The genesis control is a touchscreen device, user-friendly with easy to follow instructions, allows for storage of up to 12 different unique programs, adjustments can be made during firing process.

Manual Control

Unlike the following kiln controls, the manual control is operated manually by switching controls throughout the firing process.

Kiln Accessories

There are various accessories available for kiln buyers. Below are a few examples of kiln accessories that are good complements to a kiln. Kiln furniture is designed to withstand repetitive firings, but will need to replaced overtime.

Furniture Kits

Furniture kits can increase kilning efficiency, allowing potters to fire several pieces simultaneously. Furniture kits come in various forms depending on the needs of the potter.

Kiln Shelves

The most common kiln shelves are Coerdierite (alumina) shelves. They can repeatedly be fired at cone 10 and are the most common shelves to come with ceramic kilns. Corelite shelves are another option that are both lighter and more durable. Higher firings may be required silicon carbide shelves. There are additional kiln shelves apart from the shelve examples above. Shelves can also come in different shapes rectangular or round.

Kiln Stilts

Kin stilts are ideal for low to medium-low firings because as the kiln reaches higher temperatures above cone 6 the stilts can begin to deform. Some stilts may be an exception able to reach cone 10 temperatures. The stilts can be used to hold pieces, protecting the edges of the piece.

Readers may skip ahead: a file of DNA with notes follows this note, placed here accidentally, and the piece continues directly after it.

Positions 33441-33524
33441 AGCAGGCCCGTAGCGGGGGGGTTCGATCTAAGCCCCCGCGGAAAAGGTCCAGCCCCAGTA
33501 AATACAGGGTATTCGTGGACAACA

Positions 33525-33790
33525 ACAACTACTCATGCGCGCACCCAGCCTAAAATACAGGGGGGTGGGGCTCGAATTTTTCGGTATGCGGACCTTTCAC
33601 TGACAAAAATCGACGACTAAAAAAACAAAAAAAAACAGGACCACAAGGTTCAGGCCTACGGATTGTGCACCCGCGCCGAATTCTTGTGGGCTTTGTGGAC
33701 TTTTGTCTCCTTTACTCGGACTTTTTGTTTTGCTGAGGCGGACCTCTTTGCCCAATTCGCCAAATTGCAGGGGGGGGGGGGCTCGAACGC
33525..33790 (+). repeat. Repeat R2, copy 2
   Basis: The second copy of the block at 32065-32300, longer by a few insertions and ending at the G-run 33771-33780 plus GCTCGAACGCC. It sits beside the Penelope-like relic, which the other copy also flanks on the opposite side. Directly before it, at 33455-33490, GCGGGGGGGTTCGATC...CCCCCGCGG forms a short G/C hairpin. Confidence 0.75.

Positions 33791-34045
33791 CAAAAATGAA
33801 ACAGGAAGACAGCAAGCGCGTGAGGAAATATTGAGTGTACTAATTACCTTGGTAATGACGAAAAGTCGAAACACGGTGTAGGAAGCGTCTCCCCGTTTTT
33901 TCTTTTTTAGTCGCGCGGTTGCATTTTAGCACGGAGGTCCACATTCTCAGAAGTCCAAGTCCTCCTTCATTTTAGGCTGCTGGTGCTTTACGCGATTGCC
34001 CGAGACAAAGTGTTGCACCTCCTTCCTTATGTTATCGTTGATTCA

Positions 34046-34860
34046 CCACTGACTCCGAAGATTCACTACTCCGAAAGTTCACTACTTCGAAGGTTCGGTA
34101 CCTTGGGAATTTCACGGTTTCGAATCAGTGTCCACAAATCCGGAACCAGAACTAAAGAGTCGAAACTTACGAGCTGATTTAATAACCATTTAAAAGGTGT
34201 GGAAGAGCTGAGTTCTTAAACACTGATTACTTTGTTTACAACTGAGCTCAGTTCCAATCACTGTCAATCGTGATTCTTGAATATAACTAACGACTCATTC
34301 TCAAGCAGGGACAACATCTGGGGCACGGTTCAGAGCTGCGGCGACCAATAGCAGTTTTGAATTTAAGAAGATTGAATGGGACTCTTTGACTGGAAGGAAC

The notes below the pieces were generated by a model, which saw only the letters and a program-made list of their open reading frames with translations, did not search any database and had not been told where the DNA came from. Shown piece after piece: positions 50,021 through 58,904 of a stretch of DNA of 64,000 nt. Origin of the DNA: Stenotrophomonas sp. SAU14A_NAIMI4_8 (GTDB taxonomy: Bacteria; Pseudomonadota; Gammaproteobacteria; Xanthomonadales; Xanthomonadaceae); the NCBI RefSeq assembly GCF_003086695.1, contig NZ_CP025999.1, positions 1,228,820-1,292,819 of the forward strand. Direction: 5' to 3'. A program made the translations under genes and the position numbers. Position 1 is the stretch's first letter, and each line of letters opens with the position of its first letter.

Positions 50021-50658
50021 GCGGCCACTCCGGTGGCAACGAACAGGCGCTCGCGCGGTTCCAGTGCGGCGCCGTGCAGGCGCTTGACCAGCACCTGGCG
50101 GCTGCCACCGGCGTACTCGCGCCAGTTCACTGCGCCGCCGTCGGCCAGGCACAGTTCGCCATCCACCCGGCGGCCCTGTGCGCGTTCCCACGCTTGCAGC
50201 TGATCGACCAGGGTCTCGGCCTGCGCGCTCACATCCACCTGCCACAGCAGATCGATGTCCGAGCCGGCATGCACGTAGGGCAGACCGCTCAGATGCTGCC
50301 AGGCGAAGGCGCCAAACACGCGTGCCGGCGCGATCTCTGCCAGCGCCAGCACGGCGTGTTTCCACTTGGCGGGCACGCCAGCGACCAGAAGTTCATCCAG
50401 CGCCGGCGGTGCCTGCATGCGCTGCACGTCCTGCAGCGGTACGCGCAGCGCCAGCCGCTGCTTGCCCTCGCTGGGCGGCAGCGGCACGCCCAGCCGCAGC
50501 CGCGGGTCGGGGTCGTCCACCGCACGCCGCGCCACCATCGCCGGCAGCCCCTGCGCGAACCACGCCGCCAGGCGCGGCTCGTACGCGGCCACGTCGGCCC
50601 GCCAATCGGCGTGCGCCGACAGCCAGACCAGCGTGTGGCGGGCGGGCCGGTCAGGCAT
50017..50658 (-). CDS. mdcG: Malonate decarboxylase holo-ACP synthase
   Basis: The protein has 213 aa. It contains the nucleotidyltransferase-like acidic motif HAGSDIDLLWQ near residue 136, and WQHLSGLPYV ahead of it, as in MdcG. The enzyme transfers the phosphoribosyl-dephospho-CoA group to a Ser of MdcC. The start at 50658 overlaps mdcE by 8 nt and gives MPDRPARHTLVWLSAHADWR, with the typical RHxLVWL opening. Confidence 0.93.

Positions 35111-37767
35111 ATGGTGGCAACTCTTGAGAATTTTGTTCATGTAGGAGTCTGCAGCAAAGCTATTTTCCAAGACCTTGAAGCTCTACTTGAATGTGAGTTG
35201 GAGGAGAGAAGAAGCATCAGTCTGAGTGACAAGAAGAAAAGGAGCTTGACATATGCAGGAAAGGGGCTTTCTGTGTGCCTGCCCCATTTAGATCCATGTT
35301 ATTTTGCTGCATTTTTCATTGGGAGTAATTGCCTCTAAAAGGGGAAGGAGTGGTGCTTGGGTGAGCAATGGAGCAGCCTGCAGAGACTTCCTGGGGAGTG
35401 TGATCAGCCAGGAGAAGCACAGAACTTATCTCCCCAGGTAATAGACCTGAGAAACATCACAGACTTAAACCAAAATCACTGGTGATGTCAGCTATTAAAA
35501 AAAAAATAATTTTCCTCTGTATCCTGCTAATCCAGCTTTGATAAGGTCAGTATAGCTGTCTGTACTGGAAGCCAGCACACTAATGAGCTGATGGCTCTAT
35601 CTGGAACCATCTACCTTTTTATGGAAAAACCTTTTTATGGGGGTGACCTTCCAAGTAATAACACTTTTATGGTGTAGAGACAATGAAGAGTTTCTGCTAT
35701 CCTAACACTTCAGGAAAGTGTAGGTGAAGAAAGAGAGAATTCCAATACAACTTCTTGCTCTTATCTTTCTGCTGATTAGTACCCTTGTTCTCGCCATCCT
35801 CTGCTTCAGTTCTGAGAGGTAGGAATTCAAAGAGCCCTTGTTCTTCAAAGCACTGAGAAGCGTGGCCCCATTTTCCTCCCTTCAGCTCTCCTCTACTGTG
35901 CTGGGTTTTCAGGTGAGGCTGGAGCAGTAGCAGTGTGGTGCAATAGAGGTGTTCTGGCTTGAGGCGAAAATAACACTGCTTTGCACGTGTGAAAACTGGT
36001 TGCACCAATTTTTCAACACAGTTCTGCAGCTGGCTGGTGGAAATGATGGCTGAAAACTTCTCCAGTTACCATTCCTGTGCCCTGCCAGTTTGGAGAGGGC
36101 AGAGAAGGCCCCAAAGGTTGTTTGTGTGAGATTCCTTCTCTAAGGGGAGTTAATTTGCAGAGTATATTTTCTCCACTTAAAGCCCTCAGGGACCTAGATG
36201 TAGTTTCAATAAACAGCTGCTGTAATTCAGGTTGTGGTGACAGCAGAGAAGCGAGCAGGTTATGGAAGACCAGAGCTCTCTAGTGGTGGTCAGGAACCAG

Bead Racks

Jewelers and potters can both benefit from the use of bead racks. Ideal for smaller items hence the reference to jeweler use.

Kiln Posts

Kin posts are used to support kiln shelves within the ceramic kiln, and are used to optimize space within the kiln for firing.

Bricks

Bricks are used to help retain energy and heat within ceramic kilns. Bricks come in a variety of shapes, as well as are available in different materials, in order to best fit the potters firing needs.

Relays

Relays are housed within the kiln control box and are used to switch the kiln power on and off. The relay will make a settle clicking noise when the kiln is powered on or off.

If a relay is worn out it will impact the power and ability for the kiln to operate.

Mechanical Relays

Mechanical relays can be used for small control boxes, are small and tend to be more economical.

Solid-State Relays

Solid state relays are more prone to overheating than mechanical relays.

Conclusion

We hope that this guide has helped to better understand what type of home kiln you should buy, and the additional factors that should be considered when buying a kiln. If you have any additional unanswered questions please do not hesitate to contact us.